I’m a pretty organized guy. If I weren’t, it would be possible to get all the things done in a day that I try to accomplish. (I have even gotten all my e-mail up to date!)
Still, a few times a day I get an e-mail from someone with incomplete information.
Earlier in the day I wrote to a new member applicant and asked them to send me a resume with their educational information. Not a smart thing to leave off your resume, but okay, these things happen. He was also lacking a sponsor as far as I knew, so I mentioned that as well.
The note back read in part: “Attached is a revised resume and, oh by the way, I do have a sponsor and I sent that information in already.”
Okay, let’s see if I understand this. He knows that I don’t know the name of his sponsor, (otherwise I wouldn’t have mentioned it), but he simply made a reference to the fact that I somehow had it. Just exactly how difficult would it have been for him to have told me again? As Yogi Berra once said “You can’t make this stuff up.”
I get other messages during the week which sound quite urgent and end with: “Please call me.” If you think that a phone number follows their signature, you’d be wrong. Sometimes they have even changed jobs and want help finding someone to hire. If you think they end with their FULL business card information and/or have updated their directory listing, you’d be wrong.
I sometimes wonder if I am losing my mind. Is it possible that the sender of these messages is unaware that I am lacking some critical piece of information? I have to believe that this is the case.
Subjects in the e-mails I get are also often lacking in clear thinking. (By the way, “Hi” is a really bad one.) Is it really all that difficult to come up with a meaningful subject? Friends, it is worth the effort.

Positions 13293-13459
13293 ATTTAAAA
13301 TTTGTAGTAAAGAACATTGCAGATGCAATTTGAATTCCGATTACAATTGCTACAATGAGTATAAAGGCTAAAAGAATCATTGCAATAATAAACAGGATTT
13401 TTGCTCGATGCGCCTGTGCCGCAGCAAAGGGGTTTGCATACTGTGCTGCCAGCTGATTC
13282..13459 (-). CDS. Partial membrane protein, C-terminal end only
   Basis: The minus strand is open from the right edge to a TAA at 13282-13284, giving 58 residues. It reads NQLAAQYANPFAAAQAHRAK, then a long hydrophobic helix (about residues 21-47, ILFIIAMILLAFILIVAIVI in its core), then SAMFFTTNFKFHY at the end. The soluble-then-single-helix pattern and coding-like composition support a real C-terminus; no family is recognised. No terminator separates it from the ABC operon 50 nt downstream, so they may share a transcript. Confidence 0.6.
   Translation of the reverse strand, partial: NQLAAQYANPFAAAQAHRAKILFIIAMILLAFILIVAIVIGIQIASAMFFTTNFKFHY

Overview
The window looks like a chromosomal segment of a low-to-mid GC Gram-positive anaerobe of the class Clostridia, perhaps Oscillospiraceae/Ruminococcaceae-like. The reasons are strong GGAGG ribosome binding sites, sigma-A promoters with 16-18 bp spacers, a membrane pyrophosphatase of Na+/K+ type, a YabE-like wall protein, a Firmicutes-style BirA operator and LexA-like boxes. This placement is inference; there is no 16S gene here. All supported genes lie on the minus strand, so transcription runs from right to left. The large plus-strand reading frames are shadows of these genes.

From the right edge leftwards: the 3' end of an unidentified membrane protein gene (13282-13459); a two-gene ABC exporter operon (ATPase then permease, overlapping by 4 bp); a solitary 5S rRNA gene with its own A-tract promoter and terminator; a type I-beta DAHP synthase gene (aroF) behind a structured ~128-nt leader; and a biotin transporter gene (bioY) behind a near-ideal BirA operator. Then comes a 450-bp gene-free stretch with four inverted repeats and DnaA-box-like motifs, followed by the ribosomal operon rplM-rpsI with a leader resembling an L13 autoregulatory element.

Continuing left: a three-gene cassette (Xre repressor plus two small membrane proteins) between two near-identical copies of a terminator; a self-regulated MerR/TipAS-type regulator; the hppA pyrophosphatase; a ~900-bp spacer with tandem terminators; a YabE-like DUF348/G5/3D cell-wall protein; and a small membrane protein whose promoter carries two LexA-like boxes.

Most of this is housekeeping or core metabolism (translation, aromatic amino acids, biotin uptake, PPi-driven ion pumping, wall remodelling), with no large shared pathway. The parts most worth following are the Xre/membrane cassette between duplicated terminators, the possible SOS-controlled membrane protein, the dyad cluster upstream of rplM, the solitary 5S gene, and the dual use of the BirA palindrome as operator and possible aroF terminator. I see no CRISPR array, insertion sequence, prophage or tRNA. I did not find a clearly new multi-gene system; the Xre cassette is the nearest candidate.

I often get the question: “Should I send a resume when I want to network with a fellow member of The FENG?” I always answer yes! In today’s electronic world it doesn’t cost anything and it makes it easier for me to know if I want to speak with you. It also will save us both a lot of time. If I have your resume when you call, you don’t have to “explain” your background in quite as much detail. I can also sort of be prepared to know if I can really help.
I have also amazingly seen resumes where the current employer is left off. In parenthesis after is the phrase (if interested, please ask). Does anyone really think that someone will? I guess they do. Well, again, they’d be wrong. No one actually has time for guessing games. (Or, the proverbial puzzle within an enigma.)
As you write your business and personal communications in the days, weeks and months to come, think before you hit send and ask yourself: If the person at the other end is perhaps getting more that one e-mail today, will he/she know what I am talking about? (By the way, “Thanks for your help!” from an AOL user is usually followed in my mind by “For what?”. If you don’t our earlier correspondence, it isn’t there and I will have to search my sent mail to know what I did.)